Quico says: My arrival in Caracas seems to have coincided with Milk’s. Everyone was real happy about that. It was all UHT, no fresh stuff, but I guess it’d been months since there’d been any kind of milk around so people weren’t minded to be picky.
Personally, I don’t really have much use for the stuff. I detest cereals, don’t bake much, and I always have my coffee black. Still, particularly during those first few days, people were just so damn happy to have milk, I couldn’t help but feel it’d be rude to refuse it. “Would you like a café con leche?” they’d ask all proud like, with a big smile beaming from their faces, and I’d just nod meekly, unable to muster the courage to ask for the negrito I really wanted instead.
Actually, March was a fairly benign months in terms of shortages: toilet paper, sugar, beans, chicken, and beef were pretty easy to find. The biggest problem seemed to be with rice, but cooking oil and gas canisters (which, as I wrote, is a huge problem for people who can’t get them) were touch and go, and specific stores seemed to have specific shortages of oddball stuff, like paper napkins.
Even with the newly available staples, people were still antsy and minded to stock up while they could, so de facto rationing at the cash register remained quietly in force in many places.
Venezuelans being Venezuelans, all kinds of informal, back channel methods to beat the shortages now operate. When you find a scarce product, you’re fully expected to SMS your closest circle of friends and family about it. My sister, who hosted me, seemed to get at least two or three of these messages a day. “Toilet paper at Makro La Urbina”, or “rush for cooking oil at Cada La Florida,” they’d read.
With the supply situation a bit better, the messages during my trip weren’t so urgent but, she told me, a month back any “Milk” message would see her immediately drop whatever she was doing and rush to the place mentioned. “What can I say, Quico?” she’d shrug, “I have five children and a husband and all of them are hooked on Quick.”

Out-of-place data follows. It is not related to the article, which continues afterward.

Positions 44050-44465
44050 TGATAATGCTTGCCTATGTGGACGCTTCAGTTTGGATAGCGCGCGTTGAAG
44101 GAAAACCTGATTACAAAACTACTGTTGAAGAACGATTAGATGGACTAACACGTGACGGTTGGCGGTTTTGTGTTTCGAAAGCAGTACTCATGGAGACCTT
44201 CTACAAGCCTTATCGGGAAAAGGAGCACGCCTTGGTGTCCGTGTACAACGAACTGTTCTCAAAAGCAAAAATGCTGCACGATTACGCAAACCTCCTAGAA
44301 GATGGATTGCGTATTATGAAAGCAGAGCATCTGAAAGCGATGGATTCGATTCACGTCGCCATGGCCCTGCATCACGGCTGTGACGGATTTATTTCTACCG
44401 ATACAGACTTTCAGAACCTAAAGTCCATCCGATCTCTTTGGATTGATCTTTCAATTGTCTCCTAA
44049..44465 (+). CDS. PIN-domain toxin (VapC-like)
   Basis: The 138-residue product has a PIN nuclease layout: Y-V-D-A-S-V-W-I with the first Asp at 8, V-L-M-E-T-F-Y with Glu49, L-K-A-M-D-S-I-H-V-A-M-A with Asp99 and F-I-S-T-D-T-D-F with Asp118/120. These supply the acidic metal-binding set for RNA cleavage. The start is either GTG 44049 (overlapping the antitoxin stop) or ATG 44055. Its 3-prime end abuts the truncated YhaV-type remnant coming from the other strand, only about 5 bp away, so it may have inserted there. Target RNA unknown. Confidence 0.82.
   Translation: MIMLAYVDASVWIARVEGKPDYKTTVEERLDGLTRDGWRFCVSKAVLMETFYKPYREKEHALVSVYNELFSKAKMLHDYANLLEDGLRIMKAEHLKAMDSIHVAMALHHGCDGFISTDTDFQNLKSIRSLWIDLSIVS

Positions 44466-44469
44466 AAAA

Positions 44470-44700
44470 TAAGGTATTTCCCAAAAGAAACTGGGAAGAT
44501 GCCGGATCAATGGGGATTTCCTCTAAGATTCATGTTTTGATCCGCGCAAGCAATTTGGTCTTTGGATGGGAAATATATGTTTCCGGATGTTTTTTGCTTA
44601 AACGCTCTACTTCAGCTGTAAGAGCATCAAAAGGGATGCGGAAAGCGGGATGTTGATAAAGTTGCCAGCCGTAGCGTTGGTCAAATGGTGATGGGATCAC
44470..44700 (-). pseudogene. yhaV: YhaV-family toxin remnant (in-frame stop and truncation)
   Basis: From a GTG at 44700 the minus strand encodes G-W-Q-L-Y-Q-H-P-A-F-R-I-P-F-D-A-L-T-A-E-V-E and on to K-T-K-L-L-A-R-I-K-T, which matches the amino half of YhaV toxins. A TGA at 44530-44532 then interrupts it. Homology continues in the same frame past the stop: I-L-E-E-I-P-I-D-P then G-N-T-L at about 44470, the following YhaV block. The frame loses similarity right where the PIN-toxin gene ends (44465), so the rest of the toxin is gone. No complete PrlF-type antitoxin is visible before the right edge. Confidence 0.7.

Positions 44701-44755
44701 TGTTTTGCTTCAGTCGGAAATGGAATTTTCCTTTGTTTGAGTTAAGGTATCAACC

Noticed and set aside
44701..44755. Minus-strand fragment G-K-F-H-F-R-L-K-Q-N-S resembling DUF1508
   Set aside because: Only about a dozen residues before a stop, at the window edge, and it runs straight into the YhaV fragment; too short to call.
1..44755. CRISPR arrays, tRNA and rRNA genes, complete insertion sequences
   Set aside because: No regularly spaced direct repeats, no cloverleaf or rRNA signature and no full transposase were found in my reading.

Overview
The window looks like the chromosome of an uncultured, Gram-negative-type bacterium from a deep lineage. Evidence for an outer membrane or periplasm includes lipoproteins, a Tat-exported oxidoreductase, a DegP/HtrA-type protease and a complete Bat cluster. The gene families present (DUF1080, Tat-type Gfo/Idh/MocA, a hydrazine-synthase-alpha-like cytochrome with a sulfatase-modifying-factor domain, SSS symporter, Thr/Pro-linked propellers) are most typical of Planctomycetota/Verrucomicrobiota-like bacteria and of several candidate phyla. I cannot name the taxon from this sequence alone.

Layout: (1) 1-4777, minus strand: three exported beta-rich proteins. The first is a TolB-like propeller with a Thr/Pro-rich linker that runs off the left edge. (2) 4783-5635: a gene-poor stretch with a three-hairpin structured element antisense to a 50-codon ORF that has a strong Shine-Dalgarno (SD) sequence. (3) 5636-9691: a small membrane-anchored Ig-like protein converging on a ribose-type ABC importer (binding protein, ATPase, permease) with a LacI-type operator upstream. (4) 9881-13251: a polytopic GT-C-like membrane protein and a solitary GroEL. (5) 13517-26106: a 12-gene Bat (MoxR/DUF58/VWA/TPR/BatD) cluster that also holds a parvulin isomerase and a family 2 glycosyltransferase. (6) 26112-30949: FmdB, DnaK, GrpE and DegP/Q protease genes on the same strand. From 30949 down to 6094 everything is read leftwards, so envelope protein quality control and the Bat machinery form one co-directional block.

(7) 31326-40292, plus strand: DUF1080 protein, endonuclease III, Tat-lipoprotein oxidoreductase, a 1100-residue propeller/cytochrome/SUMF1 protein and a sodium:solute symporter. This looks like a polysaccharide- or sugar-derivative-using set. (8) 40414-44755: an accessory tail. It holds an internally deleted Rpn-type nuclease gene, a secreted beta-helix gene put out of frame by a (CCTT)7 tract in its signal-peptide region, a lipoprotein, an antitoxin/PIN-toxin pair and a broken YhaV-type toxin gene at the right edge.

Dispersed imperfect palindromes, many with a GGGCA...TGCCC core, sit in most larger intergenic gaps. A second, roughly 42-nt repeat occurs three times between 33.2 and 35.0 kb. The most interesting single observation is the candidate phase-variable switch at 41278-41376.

It was pretty clear that the milk shortage, in particular, had really messed with people’s life.
One day during my trip she got a message, “corn oil at Exito Terrazas del Avila, 6 per person”…and we rushed out. While the cooking oil problem was not as dire as the rice drought, getting more than a bottle or two at a time had been hard for a while, and finding corn oil specifically, which Venezuelans typically prefer, had been really quite a challenge. For a long time, all you could find was weird stuff like peanut or soy oil or some gnarly tasting and alarmingly underlabeled stuff sold as “multipurpose vegetable oil.”
So the prospect of six bottles of corn oil was still enticing enough to get her moving. We braved the traffic on the Cota Mil to get to the hypermarket out there and my sister went to work right away, making eyes at the guy behind the counter, blatantly flirting with him to see if he’d stretch the 6 per person rule.
“How many people are you?” He asked.
“Three,” she lied (it was just the two of us.)
“OK, so that’s 18 bottles…” he says, but she’s having none of it.
“¿Cómo?” she says, teasing him with a big smile, “You weren’t so good at math in school, were you? Three times six is 24, everybody knows that!”
He laughs and quietly lets her have the whole 24-bottle pack. It’s a big score. She’s thrilled. Very discretely, she slips him a Bs.5,000 bill. Everybody’s happy.
As we come out, she whips out her cell phone and starts banging away messages right away.
“Letting everyone know you struck oil, right?” I say, thinking I’m catching on. But she shakes her head.
“Nope, this message I’m sending out to my freebie network. Twelve of those 24 bottles I’m going to give out to them.”
“Huh?” I couldn’t believe it. “After all that, you’re going to just give this stuff away?”
“It might seem crazy,” she says, “but I figured out a long time ago that the best insurance against running out of the basics is to just give stuff out. Whenever I get my hands on a hard-to-find item, my rule of thumb is to give half of it away. Of course, that means that whenever someone in my little network finds a hard-to-find item, they give me a freebie too. You know that rice we’ve been eating at home? I didn’t buy it: our neighbor Andrea just gave me three kilos cuz two months ago, when nobody could find toilet paper, I knocked on her door one day and gave her six rolls.”
She had her distribution list all worked out. Four bottles for her best friend, and then two-packs for four other lucky members of her little freebie network, each of them a tried-and-tested sourcer whom she knew she could count on, but only if they knew they could count on her.
And then it hit me. That sunuvabitch Chavez did it! We all made fun of him when he announced it, but now it’s happening! And not in some podunk nowhere town in Apure or something but right here in foufy East Side Caracas…she may not call it that, but what Ana is doing is trueque!
We never even noticed it creeping up on us, and now the Barter Economy is here!Caracas Chronicles is 100% reader-supported. Support independent Venezuelan journalism by making a donation.